Melissa R. Mendelson
It sounded like a refrigerator was running. Maybe, a microwave. It wasn’t what you would hear in a hospital. There, it was more of gasps and beeps. Then, a flatline, a sound that I thought would never leave. It never did.
All last week, my patients complained of hearing a sound, a hum. All last week, there was nothing but cracked teeth and clenched jaws. Cavity fillings, adjustments, and one root canal. At least, the sound of the drill gave them comfort, which was strange. Normally, most people hated that sound, and even the women at the desk heard the hum. I didn’t.
It was getting late. I didn’t want to go home. The house was too empty without her. Why did we have to buy such a large house? Because she wanted an observatory, so we made one. We spent that last night lying on the floor, drinking red wine and staring up at the stars. If only I knew what that moment really was, but it was too late. It was late now. Tomorrow was Sunday, and the office would be closed. I guess I had to go home.
I stopped at the gas station to fill up the car. It didn’t need the gas. I watched the people move around me. They seemed their usual, lost in their own world. Some kids played on their cell phones in the backseat of one car. Another man finished smoking his cigarette before exiting his car and snuffed the cigarette out onto the ground. People came and went out of the store. Smokes, beer and lottery tickets. No one buys food at a gas station, but one man did. Good luck with that hot dog.
“Do you hear it? Do you?”
I placed the pump back and closed the gas gap. I looked at the man standing outside the store. He covered his ears with his hands. His eyes darted left to right, right to left. He approached a woman, who was going into the store, but she changed her mind. She hurried away as he approached a man nearby, eating a hot dog.
“Do you hear it? That hum? I can’t get it out of my head. It sounds like the fan in my bathroom.” I smiled at the comment, but he saw my smile. “You think this is funny, man? I woke up this morning, and it was in my head. It’s still in my head. It won’t stop.”
I thought of my patients, and my smile disappeared. “I’m sorry.” I opened the driver-side door. “I can’t make it stop,” I added.
“Well, it’s not like you’re a doctor anyway?”
“No, I’m a dentist.” I got into the car and drove away.
I was a dentist, and she was the astronomer. What a pair. We were so wrong for each other in so many ways, but we hardly fought. We laughed instead, even through the worst times, even when I got hooked on Oxycodone. I thought I was going to lose her. Maybe, I should have. Maybe, if she wasn’t heading home that night to surprise me with dinner, she wouldn’t have been killed in a car accident by a drunk driver. It’s my fault that she’s dead. At least, it feels like it. I stared at the dark, empty house. It was too fucking big. Maybe, I should just sell it, but then I would have nothing left of her.
I needed a glass of wine. A large glass of red wine, but even with that in my system, I wasn’t tired. Instead, I found myself walking to the observatory, her observatory. I haven’t stepped foot inside since that last night with her. My hand shook as I turned on the lights. I inhaled half the wine.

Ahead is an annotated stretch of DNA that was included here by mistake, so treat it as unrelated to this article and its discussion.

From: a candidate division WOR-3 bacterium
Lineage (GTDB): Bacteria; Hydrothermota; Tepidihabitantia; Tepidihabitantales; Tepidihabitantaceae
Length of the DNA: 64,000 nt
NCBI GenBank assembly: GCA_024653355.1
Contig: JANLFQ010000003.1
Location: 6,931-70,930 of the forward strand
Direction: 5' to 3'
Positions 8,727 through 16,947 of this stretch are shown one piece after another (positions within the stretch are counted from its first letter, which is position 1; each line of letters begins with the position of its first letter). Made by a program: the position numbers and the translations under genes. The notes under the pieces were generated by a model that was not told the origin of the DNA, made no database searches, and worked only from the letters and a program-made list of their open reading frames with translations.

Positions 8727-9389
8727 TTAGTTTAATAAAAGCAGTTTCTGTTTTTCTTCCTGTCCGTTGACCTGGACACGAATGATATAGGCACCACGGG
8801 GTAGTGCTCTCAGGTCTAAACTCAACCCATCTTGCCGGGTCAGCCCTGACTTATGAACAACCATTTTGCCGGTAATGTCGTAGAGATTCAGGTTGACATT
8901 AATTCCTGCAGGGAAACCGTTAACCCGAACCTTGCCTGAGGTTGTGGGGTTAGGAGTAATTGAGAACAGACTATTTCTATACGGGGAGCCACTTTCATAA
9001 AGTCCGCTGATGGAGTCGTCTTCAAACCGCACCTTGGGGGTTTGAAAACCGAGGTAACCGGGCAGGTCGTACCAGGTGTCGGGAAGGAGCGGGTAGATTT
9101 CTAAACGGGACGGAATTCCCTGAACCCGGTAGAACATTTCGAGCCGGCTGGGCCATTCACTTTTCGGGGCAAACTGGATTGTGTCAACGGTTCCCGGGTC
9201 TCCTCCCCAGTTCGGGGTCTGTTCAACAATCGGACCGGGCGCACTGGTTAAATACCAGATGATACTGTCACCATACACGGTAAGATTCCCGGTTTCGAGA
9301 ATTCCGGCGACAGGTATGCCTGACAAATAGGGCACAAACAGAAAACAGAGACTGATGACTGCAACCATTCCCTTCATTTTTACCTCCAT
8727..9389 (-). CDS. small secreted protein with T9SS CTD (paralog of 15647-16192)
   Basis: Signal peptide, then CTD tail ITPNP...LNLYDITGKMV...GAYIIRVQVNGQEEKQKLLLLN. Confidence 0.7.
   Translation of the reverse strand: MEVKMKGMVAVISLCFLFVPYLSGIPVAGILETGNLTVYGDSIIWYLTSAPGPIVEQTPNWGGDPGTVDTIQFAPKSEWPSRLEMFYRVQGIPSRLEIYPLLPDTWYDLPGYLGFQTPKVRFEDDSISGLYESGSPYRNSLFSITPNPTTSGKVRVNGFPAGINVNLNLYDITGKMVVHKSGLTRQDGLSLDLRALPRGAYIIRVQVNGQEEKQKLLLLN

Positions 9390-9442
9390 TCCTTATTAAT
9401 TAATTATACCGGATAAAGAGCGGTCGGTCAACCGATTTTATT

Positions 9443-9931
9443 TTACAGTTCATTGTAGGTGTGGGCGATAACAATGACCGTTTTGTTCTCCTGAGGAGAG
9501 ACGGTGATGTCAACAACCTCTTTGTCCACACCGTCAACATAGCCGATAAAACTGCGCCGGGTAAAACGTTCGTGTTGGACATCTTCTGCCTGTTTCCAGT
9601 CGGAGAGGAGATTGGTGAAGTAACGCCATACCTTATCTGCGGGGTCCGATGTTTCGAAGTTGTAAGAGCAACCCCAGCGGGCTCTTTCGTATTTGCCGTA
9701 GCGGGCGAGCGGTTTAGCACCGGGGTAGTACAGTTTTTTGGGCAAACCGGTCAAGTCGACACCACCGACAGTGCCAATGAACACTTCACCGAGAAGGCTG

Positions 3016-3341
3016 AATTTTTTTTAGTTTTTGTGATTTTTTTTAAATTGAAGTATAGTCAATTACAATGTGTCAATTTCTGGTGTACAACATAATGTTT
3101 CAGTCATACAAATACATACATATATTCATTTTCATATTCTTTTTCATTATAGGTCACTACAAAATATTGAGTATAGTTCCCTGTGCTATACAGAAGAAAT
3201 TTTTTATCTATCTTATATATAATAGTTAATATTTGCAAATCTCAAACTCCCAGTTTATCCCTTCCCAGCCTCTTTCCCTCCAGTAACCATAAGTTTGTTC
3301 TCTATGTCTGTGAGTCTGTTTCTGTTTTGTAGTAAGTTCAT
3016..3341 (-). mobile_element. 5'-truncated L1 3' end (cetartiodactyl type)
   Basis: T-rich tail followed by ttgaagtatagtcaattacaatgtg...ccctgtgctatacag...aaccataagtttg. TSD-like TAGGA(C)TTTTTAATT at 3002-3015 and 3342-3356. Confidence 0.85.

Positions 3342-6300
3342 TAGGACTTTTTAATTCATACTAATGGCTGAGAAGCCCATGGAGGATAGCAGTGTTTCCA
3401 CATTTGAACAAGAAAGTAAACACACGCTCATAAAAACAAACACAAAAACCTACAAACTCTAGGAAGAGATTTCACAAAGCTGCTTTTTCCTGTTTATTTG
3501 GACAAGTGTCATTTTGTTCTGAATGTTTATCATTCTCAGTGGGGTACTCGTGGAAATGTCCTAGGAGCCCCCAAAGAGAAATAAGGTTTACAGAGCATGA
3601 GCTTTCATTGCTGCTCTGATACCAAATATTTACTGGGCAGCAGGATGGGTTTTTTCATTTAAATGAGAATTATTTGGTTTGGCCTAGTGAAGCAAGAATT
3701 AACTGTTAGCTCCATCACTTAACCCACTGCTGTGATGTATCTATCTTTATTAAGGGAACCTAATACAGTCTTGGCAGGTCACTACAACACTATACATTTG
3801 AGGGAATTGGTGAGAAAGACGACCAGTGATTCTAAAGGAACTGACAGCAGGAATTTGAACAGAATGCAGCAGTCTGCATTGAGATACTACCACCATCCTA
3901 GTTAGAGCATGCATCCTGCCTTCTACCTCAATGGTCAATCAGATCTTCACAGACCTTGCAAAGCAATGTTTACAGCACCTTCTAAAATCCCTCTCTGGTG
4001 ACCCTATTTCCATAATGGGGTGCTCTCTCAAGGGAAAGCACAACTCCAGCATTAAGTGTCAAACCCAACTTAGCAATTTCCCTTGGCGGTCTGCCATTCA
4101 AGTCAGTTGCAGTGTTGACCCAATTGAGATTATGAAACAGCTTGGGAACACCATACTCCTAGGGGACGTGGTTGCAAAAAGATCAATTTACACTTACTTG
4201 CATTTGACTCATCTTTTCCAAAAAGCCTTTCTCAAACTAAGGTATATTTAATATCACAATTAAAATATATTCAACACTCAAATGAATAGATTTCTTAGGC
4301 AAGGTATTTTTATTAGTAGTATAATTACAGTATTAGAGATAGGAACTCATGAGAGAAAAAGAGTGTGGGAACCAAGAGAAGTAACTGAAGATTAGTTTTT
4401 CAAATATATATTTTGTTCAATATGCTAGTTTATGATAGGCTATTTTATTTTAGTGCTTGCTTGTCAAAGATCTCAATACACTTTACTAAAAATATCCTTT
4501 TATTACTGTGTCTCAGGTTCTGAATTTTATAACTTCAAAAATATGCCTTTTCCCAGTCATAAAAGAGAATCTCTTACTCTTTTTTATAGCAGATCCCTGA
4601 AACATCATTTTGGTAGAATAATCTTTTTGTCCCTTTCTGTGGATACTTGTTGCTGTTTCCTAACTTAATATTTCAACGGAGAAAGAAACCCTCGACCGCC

“Come on. She wouldn’t want you to be like this.” I walked inside and stared at the maps and drawings along the walls. She had found something, something that terrified and amazed her. She had to tell me about it before the news broke, but no news ever broke about it. Whatever she had discovered was lost when she died.
Maybe, coming in here was a mistake. The sound of the flatline was louder. My hands remembered holding hers right until the end. I almost dropped the glass that I was holding. I switched off the lights. I turned around one more time just to see that night sky, that sky she loved so much. She had a favorite star, and she always said good-night to it. I looked for her star. It was gone.
“What the hell?” I stepped closer, peering out into the night sky. “It was right there.” Maybe, even the star knew that she was gone, but then I realized other stars were missing too. “What’s going on out there?”
I placed the glass on the floor and quickly turned the lights back on. I pulled her drawings off the walls. I laid them out on a table. She had marked some stars that she had seen out there. I looked for them. They were all gone.
“Something’s coming.” Those words made my heart run cold. “Something’s coming,” and she knew about it. This was her discovery, her secret that she had taken to the grave, but I knew about it now.
I realized the sound of the flatline was gone. After I kissed her good-bye, I could never shake that sound. Nothing could shake that sound, but I didn’t hear it now. I heard my heart beating. I approached the night sky. I stared out at the stars. One star seemed to vibrate, and then it was gone, almost as if it had been ripped away by an invisible hand. Whatever it was, it was coming here, and nothing could stop it. I could not stop it. Neither could she, and maybe it was better that she wasn’t here. A noise filled my head. It was the hum.
To be continued…